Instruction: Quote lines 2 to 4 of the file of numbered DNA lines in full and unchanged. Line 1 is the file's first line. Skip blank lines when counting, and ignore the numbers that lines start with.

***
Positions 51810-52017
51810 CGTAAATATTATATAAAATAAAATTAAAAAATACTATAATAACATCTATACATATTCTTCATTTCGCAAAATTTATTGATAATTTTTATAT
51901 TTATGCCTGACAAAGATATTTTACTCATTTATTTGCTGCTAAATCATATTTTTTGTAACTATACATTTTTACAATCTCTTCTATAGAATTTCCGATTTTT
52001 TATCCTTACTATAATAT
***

51810 CGTAAATATTATATAAAATAAAATTAAAAAATACTATAATAACATCTATACATATTCTTCATTTCGCAAAATTTATTGATAATTTTTATAT
51901 TTATGCCTGACAAAGATATTTTACTCATTTATTTGCTGCTAAATCATATTTTTTGTAACTATACATTTTTACAATCTCTTCTATAGAATTTCCGATTTTT
52001 TATCCTTACTATAATAT